May 20, 2019
In 2018 PPL collected a total of £246.8 million for performers and recording rights holders: an increase of £28 million (13%) from 2017. Growth was achieved across all three of PPL’s revenue streams: broadcast and online by 5%, public performance and dubbing by 3%, and international collections by 43%.
PPL’s revenue from the use of recorded music across licensed broadcast and online platforms grew from £79.9 million in 2017 to £83.6 million in 2018, an increase of £3.7 million (5%). PPL says that this growth in collections was due in part to the commercial radio sector seeing an increase in its advertising revenue, of which PPL receives a percentage as a licence fee. The year saw a number of licence deals with major TV broadcasters and TV programme distributors.
Public performance and dubbing income increased by £3 million (3%) to £92.3 million in 2018, up from £89.3 million in 2017. Early in 2018 PPL transferred its public performance licensing operations to PPL PRS Ltd, a joint venture between PPL and PRS for Music to license the use of music in public places (shops, bars, nightclubs, offices etc). PPL’s dubbing licensing covers the commercial copying of music by specialist companies that supply music systems to businesses such as shops, bars and gyms for the playing of recorded music (including via hard disk systems, satellite/narrowcast delivery and digital jukeboxes).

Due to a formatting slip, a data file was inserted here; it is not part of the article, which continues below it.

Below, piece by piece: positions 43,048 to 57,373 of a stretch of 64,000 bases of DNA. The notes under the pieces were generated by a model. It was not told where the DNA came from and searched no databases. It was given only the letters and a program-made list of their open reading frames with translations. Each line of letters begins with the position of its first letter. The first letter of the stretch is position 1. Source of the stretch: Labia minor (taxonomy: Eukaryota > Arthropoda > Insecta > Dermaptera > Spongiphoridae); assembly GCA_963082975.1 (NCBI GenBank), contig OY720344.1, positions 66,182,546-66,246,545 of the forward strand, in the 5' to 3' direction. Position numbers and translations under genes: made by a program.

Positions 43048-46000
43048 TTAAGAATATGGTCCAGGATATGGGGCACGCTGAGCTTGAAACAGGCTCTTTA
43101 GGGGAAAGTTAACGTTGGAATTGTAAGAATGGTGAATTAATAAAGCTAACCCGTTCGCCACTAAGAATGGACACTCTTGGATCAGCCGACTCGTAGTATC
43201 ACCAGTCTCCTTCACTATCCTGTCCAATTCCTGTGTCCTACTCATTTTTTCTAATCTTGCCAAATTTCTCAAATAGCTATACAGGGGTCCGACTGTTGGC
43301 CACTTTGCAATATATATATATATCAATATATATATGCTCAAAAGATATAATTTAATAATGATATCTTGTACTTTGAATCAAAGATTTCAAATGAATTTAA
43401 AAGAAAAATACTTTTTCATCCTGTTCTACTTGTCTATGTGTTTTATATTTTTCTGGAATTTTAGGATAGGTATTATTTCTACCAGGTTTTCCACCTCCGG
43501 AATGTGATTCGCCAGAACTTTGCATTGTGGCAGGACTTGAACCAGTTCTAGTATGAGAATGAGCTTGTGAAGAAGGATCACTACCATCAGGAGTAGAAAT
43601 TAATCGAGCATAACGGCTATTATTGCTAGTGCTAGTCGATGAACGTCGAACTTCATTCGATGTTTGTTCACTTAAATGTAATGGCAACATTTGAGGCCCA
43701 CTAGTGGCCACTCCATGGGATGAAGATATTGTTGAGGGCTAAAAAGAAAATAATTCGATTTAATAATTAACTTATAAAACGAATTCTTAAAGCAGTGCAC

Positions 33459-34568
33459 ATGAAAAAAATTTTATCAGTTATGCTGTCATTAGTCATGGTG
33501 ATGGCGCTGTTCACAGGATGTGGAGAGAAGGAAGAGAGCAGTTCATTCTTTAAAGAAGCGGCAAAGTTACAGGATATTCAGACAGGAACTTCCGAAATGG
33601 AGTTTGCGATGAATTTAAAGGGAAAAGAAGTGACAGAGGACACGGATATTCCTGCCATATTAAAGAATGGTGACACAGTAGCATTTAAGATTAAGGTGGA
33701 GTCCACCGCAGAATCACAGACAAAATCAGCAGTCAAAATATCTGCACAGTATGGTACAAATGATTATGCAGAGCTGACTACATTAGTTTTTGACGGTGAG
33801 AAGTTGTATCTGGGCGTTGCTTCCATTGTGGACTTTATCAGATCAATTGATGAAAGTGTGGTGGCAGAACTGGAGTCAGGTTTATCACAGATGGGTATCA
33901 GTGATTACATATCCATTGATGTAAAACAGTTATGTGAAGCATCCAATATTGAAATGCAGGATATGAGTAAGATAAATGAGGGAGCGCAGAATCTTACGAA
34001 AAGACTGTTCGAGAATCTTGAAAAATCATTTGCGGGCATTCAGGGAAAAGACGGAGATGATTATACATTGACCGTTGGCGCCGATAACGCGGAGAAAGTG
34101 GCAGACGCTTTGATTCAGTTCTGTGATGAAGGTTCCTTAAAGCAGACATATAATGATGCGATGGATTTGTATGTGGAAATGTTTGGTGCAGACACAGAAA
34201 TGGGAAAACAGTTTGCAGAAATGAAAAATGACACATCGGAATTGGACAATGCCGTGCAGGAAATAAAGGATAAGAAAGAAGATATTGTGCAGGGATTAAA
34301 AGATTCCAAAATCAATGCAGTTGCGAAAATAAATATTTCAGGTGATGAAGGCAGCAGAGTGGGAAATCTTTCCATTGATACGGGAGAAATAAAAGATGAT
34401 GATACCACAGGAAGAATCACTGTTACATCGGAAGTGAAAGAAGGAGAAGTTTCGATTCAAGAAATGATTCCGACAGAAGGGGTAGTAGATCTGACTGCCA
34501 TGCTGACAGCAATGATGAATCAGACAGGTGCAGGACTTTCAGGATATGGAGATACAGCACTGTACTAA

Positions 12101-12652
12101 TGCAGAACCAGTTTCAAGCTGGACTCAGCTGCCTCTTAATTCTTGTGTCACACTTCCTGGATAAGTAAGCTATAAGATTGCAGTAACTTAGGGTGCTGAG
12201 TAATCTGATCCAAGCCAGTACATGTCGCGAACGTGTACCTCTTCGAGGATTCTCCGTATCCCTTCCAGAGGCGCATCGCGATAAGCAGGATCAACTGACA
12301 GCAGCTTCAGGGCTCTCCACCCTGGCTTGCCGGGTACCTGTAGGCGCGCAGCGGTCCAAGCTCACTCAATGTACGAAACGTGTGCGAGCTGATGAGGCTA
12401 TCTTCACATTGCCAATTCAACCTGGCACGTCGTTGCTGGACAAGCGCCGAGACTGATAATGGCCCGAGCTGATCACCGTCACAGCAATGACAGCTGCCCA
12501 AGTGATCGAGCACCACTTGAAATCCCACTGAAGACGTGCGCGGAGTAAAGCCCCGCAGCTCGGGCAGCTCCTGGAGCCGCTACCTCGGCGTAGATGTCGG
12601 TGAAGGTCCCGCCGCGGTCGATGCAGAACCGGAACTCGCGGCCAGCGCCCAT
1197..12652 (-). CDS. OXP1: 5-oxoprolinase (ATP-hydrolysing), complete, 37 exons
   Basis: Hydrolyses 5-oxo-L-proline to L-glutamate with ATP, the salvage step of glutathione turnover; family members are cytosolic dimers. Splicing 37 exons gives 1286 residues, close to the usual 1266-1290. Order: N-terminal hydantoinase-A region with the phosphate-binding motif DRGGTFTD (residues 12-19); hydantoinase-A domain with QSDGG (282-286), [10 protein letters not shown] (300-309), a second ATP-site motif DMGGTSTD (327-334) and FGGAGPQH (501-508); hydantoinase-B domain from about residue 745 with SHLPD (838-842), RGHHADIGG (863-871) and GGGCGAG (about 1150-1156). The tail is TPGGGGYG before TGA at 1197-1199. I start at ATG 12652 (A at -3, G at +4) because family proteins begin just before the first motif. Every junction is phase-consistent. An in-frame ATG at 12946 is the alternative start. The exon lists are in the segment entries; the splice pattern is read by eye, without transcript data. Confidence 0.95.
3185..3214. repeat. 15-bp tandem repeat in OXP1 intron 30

PPL’s international collections business grew by £21.3 million (43%) to £70.9 million, up from £49.6 million in 2017, which follows sustained longer-term growth over recent years. PPL says that it now has 92 agreements in place with collective management organisations around the world. These agreements allow PPL to collect monies where its members’ repertoire is used overseas in the territories covered by those collective management organisations, such as for radio or TV broadcasting, cable retransmission, public performance, private copying or dubbing.
In 2018 PPL also distributed money to 105,192 performers and recording rights holders, the first time that PPL has ever paid over 100,000 individuals or companies in a single financial year, up from 98,012 in 2017. This was split into 94,750 performers and 10,442 recording rights holders. To read PPL’s announcement in full, click here.